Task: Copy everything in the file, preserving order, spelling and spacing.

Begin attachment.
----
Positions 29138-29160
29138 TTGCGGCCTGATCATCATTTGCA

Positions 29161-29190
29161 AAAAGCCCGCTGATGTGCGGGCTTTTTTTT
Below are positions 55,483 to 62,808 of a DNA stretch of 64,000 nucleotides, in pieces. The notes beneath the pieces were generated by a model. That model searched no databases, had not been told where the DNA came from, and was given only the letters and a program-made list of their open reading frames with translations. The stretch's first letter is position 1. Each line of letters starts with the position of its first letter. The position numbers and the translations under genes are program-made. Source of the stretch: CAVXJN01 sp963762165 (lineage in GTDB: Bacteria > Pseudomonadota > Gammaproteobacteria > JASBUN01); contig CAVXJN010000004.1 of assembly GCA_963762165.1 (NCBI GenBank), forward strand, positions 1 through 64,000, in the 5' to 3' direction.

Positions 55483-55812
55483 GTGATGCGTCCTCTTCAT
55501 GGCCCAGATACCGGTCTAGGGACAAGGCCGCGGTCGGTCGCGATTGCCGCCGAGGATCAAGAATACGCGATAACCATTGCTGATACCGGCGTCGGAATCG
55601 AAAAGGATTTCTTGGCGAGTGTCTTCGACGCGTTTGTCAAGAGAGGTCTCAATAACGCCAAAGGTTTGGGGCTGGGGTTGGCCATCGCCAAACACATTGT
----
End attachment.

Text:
Positions 29138-29160
29138 TTGCGGCCTGATCATCATTTGCA

Positions 29161-29190
29161 AAAAGCCCGCTGATGTGCGGGCTTTTTTTT
Below are positions 55,483 to 62,808 of a DNA stretch of 64,000 nucleotides, in pieces. The notes beneath the pieces were generated by a model. That model searched no databases, had not been told where the DNA came from, and was given only the letters and a program-made list of their open reading frames with translations. The stretch's first letter is position 1. Each line of letters starts with the position of its first letter. The position numbers and the translations under genes are program-made. Source of the stretch: CAVXJN01 sp963762165 (lineage in GTDB: Bacteria > Pseudomonadota > Gammaproteobacteria > JASBUN01); contig CAVXJN010000004.1 of assembly GCA_963762165.1 (NCBI GenBank), forward strand, positions 1 through 64,000, in the 5' to 3' direction.

Positions 55483-55812
55483 GTGATGCGTCCTCTTCAT
55501 GGCCCAGATACCGGTCTAGGGACAAGGCCGCGGTCGGTCGCGATTGCCGCCGAGGATCAAGAATACGCGATAACCATTGCTGATACCGGCGTCGGAATCG
55601 AAAAGGATTTCTTGGCGAGTGTCTTCGACGCGTTTGTCAAGAGAGGTCTCAATAACGCCAAAGGTTTGGGGCTGGGGTTGGCCATCGCCAAACACATTGT